Before this summer, Manar Daghash had never been to a protest in her life. Since the most recent, lopsided conflict between Israel and Palestine began this July, she's been to five, all of them through the streets of her native Chicago. Daghash, a 17-year-old Palestinian-American set to start her senior year of high school this week, says of the string of demonstrations, "They were kind of awesome."
"Before, it was just, 'Oh, I support this YouTube video of whatever is happening.' But recently I was like, 'I'm a person. I'm going to show my support,'" she says on a muggy afternoon in the worn gathering space of the Arab American Action Network (AAAN) in Chicago's South Side. Nearby, other teens are hanging out, kicking around a rubber ball, drawing and listening to old-school hip-hop ("Planet Rock"). The AAAN has been hosting its summer youth development program every year since 2006. The devastation in Gaza this summer has changed the tenor of the conversation in the room, where the overwhelming majority of teens come from refugee families with roots in Palestine.
As the war continues and the death toll climbs--it currently stands at 67 Israelis and more than 1,900 Palestinians--it has become a central topic of conversation for youth. "They're starting to ask questions, and starting to notice the media," says Nesreen Hasan, a co-facilitator of the summer youth program. "They ask, 'Why is the U.S. putting sanctions on Russia but not Israel?' and 'The U.S. is the safest place, and if the U.S. cared about people's safety, why don't they care about what's happening in Palestine?'" Hasan, who is herself Palestinian, sees her job as being there to nurture young people's ability to think critically for themselves as they explore their budding political consciousnesses. But they're also grappling with their racial and political identities in addition to geopolitics and the ongoing war. For these young Palestinian-Americans, their already-heady adolescent years are complicated by the realities of life for Muslims and Arabs in post-September 11 America. "It's frustration and confusion at the same time," Hasan says of the teens she works with.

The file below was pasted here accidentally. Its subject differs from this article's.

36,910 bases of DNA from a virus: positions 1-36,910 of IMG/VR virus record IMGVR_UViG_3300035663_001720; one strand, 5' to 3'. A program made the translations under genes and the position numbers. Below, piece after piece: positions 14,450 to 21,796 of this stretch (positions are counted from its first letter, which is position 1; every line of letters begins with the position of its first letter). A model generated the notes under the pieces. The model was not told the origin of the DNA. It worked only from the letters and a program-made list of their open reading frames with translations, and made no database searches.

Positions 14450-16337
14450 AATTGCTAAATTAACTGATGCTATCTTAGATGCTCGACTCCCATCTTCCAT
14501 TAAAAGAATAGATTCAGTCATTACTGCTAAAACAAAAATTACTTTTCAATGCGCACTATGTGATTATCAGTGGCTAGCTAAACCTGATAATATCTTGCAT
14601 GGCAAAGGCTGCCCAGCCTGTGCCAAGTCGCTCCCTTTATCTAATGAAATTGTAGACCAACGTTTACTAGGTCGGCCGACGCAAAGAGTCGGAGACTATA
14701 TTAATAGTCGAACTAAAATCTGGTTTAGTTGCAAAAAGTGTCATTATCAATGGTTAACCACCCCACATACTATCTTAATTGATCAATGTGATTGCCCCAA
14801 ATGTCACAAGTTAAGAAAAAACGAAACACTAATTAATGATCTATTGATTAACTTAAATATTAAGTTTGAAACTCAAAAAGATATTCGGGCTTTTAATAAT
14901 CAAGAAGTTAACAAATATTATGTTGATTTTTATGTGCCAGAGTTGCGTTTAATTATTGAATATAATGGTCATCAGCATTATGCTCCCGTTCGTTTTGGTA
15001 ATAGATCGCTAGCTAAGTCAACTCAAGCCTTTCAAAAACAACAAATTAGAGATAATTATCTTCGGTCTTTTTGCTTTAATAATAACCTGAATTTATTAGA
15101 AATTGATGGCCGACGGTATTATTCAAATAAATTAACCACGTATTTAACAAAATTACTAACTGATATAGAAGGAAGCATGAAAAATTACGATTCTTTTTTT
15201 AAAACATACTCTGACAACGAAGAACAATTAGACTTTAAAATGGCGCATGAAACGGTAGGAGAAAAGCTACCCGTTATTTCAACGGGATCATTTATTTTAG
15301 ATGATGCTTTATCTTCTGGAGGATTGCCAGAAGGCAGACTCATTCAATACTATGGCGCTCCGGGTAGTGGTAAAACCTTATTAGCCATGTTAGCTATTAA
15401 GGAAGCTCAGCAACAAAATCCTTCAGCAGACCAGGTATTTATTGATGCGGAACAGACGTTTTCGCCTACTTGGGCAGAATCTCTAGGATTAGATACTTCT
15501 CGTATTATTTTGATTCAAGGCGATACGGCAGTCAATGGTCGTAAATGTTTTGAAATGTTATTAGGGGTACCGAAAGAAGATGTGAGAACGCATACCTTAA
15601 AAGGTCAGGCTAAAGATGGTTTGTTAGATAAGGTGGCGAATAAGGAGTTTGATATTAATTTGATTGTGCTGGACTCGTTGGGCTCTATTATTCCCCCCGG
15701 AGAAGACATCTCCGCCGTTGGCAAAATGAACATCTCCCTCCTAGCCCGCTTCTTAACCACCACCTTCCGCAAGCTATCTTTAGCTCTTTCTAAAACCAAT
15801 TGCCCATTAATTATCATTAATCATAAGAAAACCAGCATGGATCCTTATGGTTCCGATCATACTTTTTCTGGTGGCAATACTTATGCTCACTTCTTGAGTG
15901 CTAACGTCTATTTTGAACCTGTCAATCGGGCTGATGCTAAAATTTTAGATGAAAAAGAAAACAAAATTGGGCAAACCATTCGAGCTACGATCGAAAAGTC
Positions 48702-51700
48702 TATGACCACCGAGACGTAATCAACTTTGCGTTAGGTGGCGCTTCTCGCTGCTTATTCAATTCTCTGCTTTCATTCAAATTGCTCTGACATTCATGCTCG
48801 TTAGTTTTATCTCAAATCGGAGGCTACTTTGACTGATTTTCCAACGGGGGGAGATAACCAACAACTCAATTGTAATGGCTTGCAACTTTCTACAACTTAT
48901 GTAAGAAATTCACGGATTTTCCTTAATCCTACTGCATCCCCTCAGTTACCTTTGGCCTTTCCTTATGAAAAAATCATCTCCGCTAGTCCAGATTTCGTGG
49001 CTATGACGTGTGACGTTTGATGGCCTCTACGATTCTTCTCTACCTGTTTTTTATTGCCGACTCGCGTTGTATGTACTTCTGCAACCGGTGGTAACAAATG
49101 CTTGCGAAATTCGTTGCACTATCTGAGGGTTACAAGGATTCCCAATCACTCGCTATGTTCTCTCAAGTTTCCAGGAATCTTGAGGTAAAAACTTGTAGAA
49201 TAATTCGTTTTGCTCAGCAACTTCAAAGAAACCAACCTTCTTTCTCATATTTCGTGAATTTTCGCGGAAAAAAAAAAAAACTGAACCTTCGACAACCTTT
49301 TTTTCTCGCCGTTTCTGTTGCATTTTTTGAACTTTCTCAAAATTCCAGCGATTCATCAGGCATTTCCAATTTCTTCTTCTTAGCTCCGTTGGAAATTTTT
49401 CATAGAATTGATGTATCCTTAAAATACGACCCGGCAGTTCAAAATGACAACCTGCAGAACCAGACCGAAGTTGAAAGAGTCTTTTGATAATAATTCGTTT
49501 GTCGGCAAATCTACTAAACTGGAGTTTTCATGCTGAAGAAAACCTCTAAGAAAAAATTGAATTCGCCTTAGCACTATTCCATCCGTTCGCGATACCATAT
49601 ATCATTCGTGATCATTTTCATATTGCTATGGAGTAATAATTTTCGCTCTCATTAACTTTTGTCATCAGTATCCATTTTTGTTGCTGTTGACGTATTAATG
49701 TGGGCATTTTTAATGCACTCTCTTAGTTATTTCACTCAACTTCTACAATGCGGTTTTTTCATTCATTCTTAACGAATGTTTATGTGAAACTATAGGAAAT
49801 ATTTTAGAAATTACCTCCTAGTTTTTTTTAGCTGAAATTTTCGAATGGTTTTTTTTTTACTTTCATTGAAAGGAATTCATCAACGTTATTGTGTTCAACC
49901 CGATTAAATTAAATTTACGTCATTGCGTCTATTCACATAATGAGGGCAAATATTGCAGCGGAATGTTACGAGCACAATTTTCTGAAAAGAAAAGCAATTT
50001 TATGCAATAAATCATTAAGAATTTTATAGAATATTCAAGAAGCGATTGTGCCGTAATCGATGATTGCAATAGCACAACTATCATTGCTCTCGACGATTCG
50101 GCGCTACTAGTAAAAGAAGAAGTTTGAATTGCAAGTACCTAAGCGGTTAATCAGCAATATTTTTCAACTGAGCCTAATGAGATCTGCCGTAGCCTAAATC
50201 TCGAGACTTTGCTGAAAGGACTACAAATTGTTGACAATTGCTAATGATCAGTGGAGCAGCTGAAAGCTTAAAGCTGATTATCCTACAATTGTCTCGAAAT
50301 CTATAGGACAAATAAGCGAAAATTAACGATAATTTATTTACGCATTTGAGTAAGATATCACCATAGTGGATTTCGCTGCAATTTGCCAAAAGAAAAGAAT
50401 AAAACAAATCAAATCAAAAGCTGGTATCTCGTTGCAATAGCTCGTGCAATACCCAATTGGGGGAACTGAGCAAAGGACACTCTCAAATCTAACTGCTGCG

"I watch a lot of documentaries, and some people say they're scared of Arab people, and they believe that all Arabs are terrorists even if you're not Muslim, which doesn't make any sense to me," says Tariq Ouri, a 17-year-old Palestinian-American who's about to start college at the University of Illinois at Chicago this fall. "I fast because you're supposed to, and we pray with innocence to praise our Lord. [I'm] not violent at all. I have dreams to become a physician. I have a collection of Sperry [Top-siders]. I'm saving up for a Jeep Wrangler and I have dreams, and I'm OK."
Other young people described growing up with racial taunts as a part of regular school life. "I remember when Osama bin Laden was killed, and some kid in class said, 'Oh, moment of silence for Sarah's uncle who just died,'"says Sarah Morrar, who's 17 years old and half-Irish and half-Palestinian. "I was like, 'You guys are jerks.'"
The post-September 11 political discourse has so aggressively conflated Islam with terrorism with Arabs that Daghash and other teens say they often have to do the seemingly elementary work of explaining to prying strangers and cruel peers the interlocking religious and political histories of the Middle East. Young Palestinian-American activists in Chicago are well-versed in Palestinian history in part because they can trace their own family refugee histories alongside it, but also because they've been forced to defend themselves and explain their people's existence to others.